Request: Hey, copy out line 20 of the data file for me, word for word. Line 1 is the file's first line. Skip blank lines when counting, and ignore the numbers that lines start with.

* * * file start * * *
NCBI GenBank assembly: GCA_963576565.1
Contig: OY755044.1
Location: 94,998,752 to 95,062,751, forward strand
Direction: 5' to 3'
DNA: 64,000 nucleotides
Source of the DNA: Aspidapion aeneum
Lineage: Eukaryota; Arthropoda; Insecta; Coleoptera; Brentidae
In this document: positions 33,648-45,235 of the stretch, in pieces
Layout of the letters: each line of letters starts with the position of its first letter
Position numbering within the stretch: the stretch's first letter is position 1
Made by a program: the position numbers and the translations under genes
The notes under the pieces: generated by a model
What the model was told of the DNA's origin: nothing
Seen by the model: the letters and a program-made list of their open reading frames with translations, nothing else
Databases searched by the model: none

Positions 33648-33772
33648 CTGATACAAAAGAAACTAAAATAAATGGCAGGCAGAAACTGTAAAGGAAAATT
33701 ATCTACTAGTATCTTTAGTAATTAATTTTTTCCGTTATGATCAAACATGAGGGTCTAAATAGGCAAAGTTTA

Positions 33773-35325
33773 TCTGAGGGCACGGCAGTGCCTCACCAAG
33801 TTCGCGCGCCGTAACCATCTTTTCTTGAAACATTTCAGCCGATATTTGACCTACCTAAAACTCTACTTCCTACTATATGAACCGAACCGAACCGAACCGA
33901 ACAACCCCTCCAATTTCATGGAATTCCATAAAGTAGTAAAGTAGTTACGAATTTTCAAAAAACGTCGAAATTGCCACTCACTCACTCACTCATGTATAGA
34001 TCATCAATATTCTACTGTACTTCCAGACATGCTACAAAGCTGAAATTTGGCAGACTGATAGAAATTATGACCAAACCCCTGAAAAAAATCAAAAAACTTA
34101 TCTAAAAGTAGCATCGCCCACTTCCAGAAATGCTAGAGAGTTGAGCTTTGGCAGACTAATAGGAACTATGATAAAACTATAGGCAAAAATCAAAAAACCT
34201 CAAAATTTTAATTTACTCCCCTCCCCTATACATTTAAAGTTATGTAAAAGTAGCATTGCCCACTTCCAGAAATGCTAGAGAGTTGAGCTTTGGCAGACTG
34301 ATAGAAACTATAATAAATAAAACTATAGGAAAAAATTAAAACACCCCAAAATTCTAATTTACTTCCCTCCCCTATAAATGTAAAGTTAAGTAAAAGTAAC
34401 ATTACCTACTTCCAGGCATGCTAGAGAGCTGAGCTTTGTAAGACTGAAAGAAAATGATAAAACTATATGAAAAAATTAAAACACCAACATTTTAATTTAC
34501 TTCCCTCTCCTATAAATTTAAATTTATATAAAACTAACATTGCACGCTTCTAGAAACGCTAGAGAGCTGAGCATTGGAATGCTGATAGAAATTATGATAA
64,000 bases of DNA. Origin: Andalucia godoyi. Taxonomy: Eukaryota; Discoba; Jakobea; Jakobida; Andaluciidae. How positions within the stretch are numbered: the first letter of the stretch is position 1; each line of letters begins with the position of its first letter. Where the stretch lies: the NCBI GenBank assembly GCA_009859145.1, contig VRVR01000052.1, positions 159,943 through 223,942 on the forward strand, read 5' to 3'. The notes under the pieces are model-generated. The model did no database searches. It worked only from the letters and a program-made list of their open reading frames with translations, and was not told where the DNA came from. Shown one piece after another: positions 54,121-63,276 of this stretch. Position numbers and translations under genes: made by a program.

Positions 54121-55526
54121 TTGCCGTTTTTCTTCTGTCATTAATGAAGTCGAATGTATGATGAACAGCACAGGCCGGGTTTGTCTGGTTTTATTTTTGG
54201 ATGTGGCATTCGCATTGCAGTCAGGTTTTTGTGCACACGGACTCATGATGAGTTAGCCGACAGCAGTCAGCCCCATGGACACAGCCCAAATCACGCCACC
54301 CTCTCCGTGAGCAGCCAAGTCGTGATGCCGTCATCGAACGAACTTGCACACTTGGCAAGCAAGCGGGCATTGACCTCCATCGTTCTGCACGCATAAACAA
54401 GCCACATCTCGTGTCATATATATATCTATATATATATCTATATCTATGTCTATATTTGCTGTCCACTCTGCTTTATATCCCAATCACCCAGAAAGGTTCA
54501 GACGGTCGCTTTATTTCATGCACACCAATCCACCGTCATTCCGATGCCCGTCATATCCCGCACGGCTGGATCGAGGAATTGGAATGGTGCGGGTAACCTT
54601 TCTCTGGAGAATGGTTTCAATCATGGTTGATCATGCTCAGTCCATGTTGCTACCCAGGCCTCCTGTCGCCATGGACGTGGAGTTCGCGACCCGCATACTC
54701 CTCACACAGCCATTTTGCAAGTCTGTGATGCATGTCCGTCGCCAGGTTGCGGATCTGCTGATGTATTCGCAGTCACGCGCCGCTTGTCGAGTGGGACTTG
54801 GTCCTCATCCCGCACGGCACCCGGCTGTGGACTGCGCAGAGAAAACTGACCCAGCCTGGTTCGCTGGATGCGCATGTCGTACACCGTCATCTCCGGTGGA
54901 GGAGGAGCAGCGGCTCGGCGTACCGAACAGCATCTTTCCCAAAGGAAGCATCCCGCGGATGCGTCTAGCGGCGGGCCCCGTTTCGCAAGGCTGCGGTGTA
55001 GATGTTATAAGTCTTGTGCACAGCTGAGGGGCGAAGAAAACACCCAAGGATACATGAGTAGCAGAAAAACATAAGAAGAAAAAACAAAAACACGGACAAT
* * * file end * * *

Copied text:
33773 TCTGAGGGCACGGCAGTGCCTCACCAAG